HomeStrategyCompetitive forces shaping automotive retail

Competitive forces shaping automotive retail

In his seminal work on how competitive forces shape strategy[1], Michael Porter stated that, “ the essence of strategy formulation is coping with competition”.

There are different forces that take precedence in defining competition with in each industry. In many of the retail segments buyers or consumers are the ones calling the shots. The automotive retail is slightly different in this regard. The products in the industry, essentially automobiles, are controlled by the same top brands over for over a quarter of the century. After the Japanese automakers made their foray into the US market in the 80’s there has been no major disruption till the last decade. Toyota and Honda were able to compete in the US market by offering superior quality vehicles at a reasonable price. Since then every automobile manufacturer has standardized on the individual manufacturing process and now there is no differentiation based on quality between the vehicles and automobiles has become a commodity.

As Porter points out, for a major disruption in any industry the prevailing conditions need to change. The deep recession of 2007/08 resulted in customers getting conscious of their household spending and cutting down on discretionary spending. The average commute time of American reached a record last year.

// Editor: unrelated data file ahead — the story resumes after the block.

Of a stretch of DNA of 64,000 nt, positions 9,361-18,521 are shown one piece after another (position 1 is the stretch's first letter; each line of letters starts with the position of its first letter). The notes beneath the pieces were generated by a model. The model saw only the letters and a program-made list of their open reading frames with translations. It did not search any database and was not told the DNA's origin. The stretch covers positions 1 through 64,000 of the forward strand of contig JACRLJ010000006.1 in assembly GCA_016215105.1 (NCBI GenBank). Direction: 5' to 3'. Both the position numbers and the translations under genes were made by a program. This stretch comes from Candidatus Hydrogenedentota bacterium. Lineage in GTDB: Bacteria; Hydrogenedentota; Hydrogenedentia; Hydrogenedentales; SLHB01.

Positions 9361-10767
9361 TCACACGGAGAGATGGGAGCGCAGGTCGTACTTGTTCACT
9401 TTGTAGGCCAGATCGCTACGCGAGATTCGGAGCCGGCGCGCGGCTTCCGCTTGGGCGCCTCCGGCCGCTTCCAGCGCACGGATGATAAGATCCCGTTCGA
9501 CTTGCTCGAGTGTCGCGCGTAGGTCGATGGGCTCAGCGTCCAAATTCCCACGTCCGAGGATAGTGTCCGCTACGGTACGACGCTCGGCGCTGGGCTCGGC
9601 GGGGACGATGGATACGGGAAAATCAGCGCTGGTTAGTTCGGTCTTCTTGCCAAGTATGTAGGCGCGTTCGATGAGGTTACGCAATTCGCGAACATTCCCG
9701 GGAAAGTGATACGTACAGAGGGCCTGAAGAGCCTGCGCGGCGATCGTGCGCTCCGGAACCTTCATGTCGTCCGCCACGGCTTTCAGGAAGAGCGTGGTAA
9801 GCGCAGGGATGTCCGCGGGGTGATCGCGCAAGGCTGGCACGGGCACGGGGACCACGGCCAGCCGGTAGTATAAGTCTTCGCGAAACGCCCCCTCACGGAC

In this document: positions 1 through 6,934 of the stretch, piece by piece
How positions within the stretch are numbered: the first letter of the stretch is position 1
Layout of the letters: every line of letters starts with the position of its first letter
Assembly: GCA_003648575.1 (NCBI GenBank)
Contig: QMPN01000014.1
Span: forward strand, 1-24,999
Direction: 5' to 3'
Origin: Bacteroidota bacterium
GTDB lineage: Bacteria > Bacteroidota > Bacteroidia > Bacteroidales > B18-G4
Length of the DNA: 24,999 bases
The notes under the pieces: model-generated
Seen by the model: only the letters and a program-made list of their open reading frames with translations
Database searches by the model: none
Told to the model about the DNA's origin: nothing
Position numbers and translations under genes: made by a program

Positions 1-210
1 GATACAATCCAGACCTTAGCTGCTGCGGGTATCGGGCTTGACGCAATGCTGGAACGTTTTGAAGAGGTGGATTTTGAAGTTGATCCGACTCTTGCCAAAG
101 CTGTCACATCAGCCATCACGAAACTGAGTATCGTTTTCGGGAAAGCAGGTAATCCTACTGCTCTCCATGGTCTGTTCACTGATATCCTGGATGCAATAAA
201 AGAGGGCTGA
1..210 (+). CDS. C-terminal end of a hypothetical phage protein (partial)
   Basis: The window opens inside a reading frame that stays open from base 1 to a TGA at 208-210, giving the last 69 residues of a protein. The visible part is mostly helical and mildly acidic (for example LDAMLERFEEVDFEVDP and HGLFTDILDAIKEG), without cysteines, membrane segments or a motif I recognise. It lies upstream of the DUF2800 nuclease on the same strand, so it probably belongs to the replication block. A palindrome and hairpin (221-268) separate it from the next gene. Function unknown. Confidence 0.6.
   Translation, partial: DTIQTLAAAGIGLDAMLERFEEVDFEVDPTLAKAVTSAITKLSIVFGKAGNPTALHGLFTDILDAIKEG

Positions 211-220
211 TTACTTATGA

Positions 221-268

“The average American has added about two minutes to their one-way commute since 2009, the data shows. That may not sound like a lot, but those numbers add up: The typical commuter now spends 20 more minutes a week commuting than they did a decade ago. Over the course of a year, it works out to about 17 additional hours commuting.”

“For most people in the United States, the fully electric cars of today fit range needs by a long shot. The average person commutes well under 10 miles to work–even if that commute takes an average of 52 minutes a day.”. Miles per gallon is an important consideration when making a new car purchase.

Every industry has an underlying structure, or a set of fundamental economic and technical characteristics that gives rise to the competitive forces that determines the overall business profit. By catering to the environmentally conscious and educated customer as well as providing an “apple store” like experience, Tesla has changed the ball game between the automotive OEM’s. Along with the brand differentiation around stylish electric vehicles, Tesla has innovated on the distribution channel also. Tesla has clearly succeeded in harnessing “Threat of Substitution”.

All things being equal on the miles per gallon and quality side, and if you are not in the market to buy a Tesla, what else would be a determining factor in customer’s mind.

In automotive retail the dealership product pricing is the key force that determines the industry structure. This brings us to the most important of the 5 forces — Buyer Bargaining power. The information asymmetry between the average consumer and the salesperson has resulted in a disadvantage for the consumer and a lopsided buyer seller market.